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I live in Bedford, England. Having retired from teaching; I am now a research student at the University of Bedfordshire researching into Threshold Concepts in the context of A-level Physics. I love reading! I enjoy in particular fiction (mostly great and classic fiction although I also enjoy whodunnits), biography, history and smart thinking. I have also recently become a keen playgoer to London Fringe Theatre. I enjoy mostly classics and I read the playscripts and add those to the blog. I am a member of Bedford Writers' Circle. See their website here: http://bedford-writers.co.uk/ Follow me on twitter: @daja57

Sunday, 18 October 2015

"The Croydon Arsenic Mystery" by Diane Janes

On 5th March 1929, in South Croydon, Violet Sidney died. Analysis of her remains suggested arsenic poisoning. Given that her daughter, Vera, had died a few months before and her other daughter Grace's husband shortly before that, their corpses were exhumed and found to contain arsenic. The suspects included the cook, the doctor (who was rumoured to fancy the widowed Grace), the Grace herself, and the son, Tom. It was a classic middle class murder mystery.

But was it? Although eminent forensic scientist Sir Bernard Spilsbury convinced the coroner that arsenic was involved in all three deaths and although Inspector Hedges, the local flat foot, was convinced of Grace's guilt, the police never prosecuted anyone.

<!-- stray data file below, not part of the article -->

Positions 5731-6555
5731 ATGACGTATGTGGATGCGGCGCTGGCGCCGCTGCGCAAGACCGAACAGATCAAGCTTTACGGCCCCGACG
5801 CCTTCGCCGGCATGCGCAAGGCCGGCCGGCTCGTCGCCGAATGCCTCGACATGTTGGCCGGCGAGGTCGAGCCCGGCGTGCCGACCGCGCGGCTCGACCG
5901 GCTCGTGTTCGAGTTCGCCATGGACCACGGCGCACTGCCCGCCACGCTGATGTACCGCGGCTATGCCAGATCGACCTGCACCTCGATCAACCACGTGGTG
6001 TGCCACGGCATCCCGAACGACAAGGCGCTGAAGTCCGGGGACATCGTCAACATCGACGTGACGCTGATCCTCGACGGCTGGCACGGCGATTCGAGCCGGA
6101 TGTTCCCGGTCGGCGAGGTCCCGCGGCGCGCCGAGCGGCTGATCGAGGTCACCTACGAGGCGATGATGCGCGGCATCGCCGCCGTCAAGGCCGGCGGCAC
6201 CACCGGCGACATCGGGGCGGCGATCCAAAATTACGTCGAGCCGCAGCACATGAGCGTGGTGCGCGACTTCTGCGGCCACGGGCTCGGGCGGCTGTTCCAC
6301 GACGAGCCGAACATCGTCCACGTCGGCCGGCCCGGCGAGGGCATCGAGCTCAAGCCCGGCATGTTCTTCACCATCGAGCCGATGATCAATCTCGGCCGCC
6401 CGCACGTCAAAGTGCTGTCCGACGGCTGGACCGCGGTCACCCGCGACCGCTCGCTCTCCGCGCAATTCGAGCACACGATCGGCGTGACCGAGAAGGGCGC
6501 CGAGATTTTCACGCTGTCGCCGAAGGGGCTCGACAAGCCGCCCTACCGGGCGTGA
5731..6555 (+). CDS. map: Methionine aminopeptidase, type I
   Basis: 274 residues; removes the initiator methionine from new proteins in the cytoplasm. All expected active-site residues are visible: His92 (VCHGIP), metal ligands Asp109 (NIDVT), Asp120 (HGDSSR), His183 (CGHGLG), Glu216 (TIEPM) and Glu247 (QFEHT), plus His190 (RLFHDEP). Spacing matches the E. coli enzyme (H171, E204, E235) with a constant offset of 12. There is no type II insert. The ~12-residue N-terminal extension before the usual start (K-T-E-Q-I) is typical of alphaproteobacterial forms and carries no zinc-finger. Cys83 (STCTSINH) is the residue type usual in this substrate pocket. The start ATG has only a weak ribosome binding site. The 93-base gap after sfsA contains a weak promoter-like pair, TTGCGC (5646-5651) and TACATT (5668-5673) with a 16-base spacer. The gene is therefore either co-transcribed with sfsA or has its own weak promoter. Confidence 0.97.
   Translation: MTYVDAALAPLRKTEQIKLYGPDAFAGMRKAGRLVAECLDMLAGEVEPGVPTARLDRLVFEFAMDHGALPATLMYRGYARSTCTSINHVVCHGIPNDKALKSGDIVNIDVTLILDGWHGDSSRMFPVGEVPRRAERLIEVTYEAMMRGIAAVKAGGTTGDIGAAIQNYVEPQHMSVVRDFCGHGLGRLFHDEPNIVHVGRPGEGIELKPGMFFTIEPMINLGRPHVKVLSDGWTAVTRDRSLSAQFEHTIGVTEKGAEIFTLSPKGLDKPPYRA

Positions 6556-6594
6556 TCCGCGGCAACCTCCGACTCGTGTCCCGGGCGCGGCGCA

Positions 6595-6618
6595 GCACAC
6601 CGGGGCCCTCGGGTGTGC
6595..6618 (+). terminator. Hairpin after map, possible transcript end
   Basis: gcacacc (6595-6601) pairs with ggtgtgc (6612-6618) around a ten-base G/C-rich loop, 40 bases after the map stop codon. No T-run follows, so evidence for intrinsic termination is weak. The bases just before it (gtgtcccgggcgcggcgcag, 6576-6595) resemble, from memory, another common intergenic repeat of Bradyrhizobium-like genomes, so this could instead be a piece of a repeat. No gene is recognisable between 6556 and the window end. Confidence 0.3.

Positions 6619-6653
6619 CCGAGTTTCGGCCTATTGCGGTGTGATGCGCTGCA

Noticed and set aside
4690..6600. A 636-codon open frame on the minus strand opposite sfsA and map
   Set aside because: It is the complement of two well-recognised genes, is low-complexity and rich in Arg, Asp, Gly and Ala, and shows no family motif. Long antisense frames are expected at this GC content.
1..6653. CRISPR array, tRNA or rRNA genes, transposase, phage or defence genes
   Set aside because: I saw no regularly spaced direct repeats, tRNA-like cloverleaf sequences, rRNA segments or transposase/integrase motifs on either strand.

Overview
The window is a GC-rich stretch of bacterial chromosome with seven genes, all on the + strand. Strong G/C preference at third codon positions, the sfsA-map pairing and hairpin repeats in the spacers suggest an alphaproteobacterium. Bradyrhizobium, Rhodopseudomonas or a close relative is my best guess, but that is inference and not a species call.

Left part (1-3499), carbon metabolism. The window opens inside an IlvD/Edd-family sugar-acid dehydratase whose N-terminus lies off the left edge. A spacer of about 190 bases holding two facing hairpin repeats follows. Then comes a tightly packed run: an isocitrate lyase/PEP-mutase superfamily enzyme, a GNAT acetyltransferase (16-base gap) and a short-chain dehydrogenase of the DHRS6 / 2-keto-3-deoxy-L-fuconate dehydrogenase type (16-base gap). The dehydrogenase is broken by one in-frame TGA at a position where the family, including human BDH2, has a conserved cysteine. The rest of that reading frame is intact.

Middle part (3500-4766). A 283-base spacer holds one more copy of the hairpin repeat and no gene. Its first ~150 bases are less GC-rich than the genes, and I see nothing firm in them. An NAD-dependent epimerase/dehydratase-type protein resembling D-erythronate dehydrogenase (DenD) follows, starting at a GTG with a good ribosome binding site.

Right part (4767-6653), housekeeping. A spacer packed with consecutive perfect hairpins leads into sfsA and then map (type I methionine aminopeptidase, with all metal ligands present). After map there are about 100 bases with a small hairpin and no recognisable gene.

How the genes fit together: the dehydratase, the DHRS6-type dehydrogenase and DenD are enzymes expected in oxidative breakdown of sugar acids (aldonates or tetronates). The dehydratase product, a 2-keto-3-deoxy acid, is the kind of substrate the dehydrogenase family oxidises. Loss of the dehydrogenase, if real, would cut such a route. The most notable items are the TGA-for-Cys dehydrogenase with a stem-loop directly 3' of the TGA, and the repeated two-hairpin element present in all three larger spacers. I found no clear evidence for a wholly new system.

Ms Janes follows the twists and turns of this case, through three inquests which sometimes threatened to slip from the coroner's control, through the brow-beating of suspects in a scarily biassed investigation, and through details of a forensic science that was still in its infancy. She castigates the police and the expert witnesses as asserting much much more than they could possibly prove, she shows how one of the analysts added his numbers up wrongly in a document that was provided to the court and never challenged, and she suggests her own unique solution.

She is certainly thorough. This is rather at the expense of clarity. There were so many assertions and challenges during the inquests, which were interleaved in time, that it becomes extremely confusing for the general reader. Much of the first two thirds of the book is devoted to a narrative reconstructing these details. But the book itself only comes alive when she shows how the evidence is flawed and when she looks at each death separately from a more modern perspective. When she sweeps aside the irrelevancies of description, the solutions she proposes become highly probable.

If she had restricted herself to the explanation part of the book it might have been a lot shorter but it would have been a great deal better. October 2015; 195 pages

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